Environmental scientist job

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Peter Ross is a scientific officer with a city council. Working in its health and environmental services department, he is responsible for the operation of a large landfill site which is used for dumping all the waste produced by a large modern city.

What does your Environmental scientist job involve?

I have to ensure the council's landfill site is operated and monitored to comply with various UK and EC regulations. We have to check for water and landfill gas. I also undertake site visits to follow up environmental public complaints and provide technical assistance when required.

What is a landfill site?

It is a regulated site for the disposal of waste. At the landfill site, the waste is tipped out of a lorry into a big hole, which might be a disused quarry. The waste is spread out and compressed into layers, and at the end of each day, the top layer is covered with soil. Once the landfill site is full, it is capped with soil. Inside, the waste begins to break down or decompose creating methane gas.

If sufficient gas is produced, it can be collected by a network of pipes and used to create electricity. Once the landfill site is full, the top layer can be planted and used for farming or parkland.

What equipment do you use?

I use a number of sophisticated technical scientific instruments to carry out on-site analysis of groundwater and landfill gas. This includes infrared gas detection monitors, pH probes, dissolved oxygen probes, flow meters and gas chromatography equipment.

How did you get into this job?

I went to university to complete a geology degree and worked for a company to oversee its environment management system. I joined an environmental consultancy working in risk assessment and management before joining the council.

What training do you receive?

I have received specific training regarding working on an active landfill site. This includes health and safety and instruction on using some of the more technical monitoring equipment. I recently completed the P402 Asbestos Surveying course.

What do you find satisfying about this work?

I enjoy the versatility of the job. I am not always behind a desk and the tasks I have to complete vary from day to day. I also enjoy the flexible working hours and the opportunities there are to undertake training and personal development.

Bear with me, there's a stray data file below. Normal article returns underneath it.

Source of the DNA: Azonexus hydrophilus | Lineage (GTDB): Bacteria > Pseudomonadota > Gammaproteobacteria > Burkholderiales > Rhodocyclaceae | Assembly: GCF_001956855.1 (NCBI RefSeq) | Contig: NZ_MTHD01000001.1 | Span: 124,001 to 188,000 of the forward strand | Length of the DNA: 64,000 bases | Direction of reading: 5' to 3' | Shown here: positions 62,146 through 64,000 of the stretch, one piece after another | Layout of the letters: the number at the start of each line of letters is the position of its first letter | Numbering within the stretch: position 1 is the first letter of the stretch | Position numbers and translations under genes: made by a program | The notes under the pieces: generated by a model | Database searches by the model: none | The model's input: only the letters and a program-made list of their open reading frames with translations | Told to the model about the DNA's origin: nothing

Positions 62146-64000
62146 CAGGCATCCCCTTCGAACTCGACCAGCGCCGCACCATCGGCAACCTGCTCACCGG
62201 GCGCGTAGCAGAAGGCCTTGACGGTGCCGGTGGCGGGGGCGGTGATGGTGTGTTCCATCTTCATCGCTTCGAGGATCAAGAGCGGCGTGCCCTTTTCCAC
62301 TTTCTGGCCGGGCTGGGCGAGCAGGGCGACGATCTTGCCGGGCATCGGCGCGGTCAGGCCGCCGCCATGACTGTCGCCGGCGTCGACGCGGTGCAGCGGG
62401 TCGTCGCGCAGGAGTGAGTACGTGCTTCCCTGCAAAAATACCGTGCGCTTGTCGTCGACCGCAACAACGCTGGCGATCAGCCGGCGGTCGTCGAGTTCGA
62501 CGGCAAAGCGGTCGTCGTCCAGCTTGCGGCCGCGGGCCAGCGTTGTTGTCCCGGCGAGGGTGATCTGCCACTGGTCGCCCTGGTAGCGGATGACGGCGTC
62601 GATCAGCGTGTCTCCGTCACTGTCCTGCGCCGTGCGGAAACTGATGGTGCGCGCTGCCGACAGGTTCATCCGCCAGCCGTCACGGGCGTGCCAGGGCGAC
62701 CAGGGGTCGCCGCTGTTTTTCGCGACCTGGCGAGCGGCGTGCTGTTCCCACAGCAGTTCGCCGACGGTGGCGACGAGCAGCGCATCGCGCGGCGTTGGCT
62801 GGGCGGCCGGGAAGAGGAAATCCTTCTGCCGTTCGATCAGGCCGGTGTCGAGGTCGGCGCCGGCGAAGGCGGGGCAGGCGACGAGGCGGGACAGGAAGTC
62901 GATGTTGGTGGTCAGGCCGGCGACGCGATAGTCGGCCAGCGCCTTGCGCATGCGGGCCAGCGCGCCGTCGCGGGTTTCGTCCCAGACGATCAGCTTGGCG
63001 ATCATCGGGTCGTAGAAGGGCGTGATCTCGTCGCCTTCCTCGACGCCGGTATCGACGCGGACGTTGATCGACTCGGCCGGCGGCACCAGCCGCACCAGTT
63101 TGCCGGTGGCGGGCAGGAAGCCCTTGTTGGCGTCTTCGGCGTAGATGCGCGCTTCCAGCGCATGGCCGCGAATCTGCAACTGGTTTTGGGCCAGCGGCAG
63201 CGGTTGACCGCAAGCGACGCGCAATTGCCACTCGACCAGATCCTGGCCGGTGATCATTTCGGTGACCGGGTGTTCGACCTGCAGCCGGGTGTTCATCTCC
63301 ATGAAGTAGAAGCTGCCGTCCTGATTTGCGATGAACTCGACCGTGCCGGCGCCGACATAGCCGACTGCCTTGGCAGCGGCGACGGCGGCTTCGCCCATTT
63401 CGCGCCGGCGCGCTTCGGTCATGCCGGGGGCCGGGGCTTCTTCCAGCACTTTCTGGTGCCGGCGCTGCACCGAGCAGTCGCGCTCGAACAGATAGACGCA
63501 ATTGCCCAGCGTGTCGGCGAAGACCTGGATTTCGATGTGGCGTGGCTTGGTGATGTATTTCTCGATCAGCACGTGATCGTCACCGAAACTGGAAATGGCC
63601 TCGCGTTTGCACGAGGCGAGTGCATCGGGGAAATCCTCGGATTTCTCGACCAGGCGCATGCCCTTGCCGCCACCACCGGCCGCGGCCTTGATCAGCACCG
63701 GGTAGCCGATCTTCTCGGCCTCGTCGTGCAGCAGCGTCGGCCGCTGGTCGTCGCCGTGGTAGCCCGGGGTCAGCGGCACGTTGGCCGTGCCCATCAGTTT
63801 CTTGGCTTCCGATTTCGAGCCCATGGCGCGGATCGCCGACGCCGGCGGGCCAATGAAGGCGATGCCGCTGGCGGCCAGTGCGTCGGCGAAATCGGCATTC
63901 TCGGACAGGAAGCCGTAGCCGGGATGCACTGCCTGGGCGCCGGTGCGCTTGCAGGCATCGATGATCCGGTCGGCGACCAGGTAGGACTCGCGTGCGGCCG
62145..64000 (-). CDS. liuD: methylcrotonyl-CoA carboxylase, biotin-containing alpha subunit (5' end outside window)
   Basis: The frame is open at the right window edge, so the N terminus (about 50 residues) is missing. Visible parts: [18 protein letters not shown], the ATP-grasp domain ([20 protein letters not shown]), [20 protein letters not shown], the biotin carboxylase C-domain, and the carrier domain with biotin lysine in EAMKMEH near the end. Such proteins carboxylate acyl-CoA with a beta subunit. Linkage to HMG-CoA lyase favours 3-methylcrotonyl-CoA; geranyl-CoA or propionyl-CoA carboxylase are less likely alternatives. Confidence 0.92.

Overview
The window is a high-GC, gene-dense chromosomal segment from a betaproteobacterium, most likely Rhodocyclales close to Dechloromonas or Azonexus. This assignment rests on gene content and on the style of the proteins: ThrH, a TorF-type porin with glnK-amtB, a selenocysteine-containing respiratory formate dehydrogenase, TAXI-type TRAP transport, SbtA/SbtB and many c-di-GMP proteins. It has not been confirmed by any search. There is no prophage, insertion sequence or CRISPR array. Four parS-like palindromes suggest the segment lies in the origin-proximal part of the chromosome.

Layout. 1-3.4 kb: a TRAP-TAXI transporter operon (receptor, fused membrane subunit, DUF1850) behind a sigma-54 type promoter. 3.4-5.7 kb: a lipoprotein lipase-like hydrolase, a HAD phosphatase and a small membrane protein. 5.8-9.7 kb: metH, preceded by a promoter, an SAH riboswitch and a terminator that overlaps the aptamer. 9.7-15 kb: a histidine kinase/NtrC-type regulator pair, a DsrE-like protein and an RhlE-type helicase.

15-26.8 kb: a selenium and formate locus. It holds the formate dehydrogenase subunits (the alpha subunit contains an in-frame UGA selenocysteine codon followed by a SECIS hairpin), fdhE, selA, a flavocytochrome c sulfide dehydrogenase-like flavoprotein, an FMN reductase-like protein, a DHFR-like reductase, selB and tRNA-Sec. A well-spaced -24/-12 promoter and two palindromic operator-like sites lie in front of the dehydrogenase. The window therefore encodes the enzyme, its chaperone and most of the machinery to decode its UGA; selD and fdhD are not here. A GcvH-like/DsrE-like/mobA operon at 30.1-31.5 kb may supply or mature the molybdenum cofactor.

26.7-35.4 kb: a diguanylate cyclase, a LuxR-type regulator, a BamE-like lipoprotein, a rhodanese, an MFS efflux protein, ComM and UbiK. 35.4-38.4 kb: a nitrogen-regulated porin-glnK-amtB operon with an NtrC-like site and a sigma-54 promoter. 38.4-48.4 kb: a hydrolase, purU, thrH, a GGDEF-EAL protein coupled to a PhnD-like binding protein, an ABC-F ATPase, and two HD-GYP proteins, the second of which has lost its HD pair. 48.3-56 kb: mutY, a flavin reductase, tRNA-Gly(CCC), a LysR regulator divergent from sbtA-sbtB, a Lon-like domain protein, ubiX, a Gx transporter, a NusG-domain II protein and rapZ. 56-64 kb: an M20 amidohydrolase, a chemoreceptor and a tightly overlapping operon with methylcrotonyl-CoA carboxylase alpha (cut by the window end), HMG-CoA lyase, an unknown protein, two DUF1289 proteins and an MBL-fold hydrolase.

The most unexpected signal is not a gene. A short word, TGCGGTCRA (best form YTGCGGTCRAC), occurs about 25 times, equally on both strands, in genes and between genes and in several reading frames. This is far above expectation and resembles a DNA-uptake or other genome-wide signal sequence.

What are the skills and qualities needed to be an Environmental scientist?

You need to be versatile to do this job and be able to work effectively as part of a team. You must also enjoy working outside sometimes in quite rough weather conditions and be able to make quick decisions on your own.

Peter's route to his Environmental scientist job












  • GCSEs.
  • A Levels – Business Studies, Geography and Sociology.
  • BSc (Hons) Geology.
  • MSc Environmental Engineering from Queens University of Belfast.
  • P402 Asbestos Surveying course.

Peter's tips

  • Gain as much experience as possible, volunteer for summer work. It all helps to get you a job.
  • You need to develop a keen interest in, and knowledge of, chemistry as a large portion of the work will be chemistry related.

Salary of an Environmental scientist

  • Starting salary for a graduate scientific officer can be between £13,000 and £20,000.
  • Most qualified scientists earn £25,000 or more and senior experienced scientists can earn up to £45,000.

How to become an Environmental scientist

  • Relevant subjects at school are sciences, maths and geography or geology for those interested in the earth sciences. The alternative is to use school science grades and do a degree in general environmental science.
  • Although most scientific positions require degree-level qualifications, positions are available at technician level. These usually need at least four GCSE/S grades (A-C/1-3), including two sciences, maths and English, or equivalent qualifications such as an Intermediate GNVQ/GSVQ Level II or Intermediate 2, or a BTEC First Diploma/Certificate in Science.
  • An alternative is to train for NVQs/SVQs through Modern Apprenticeship or Skillseekers training.

Modified: 16 June 2013

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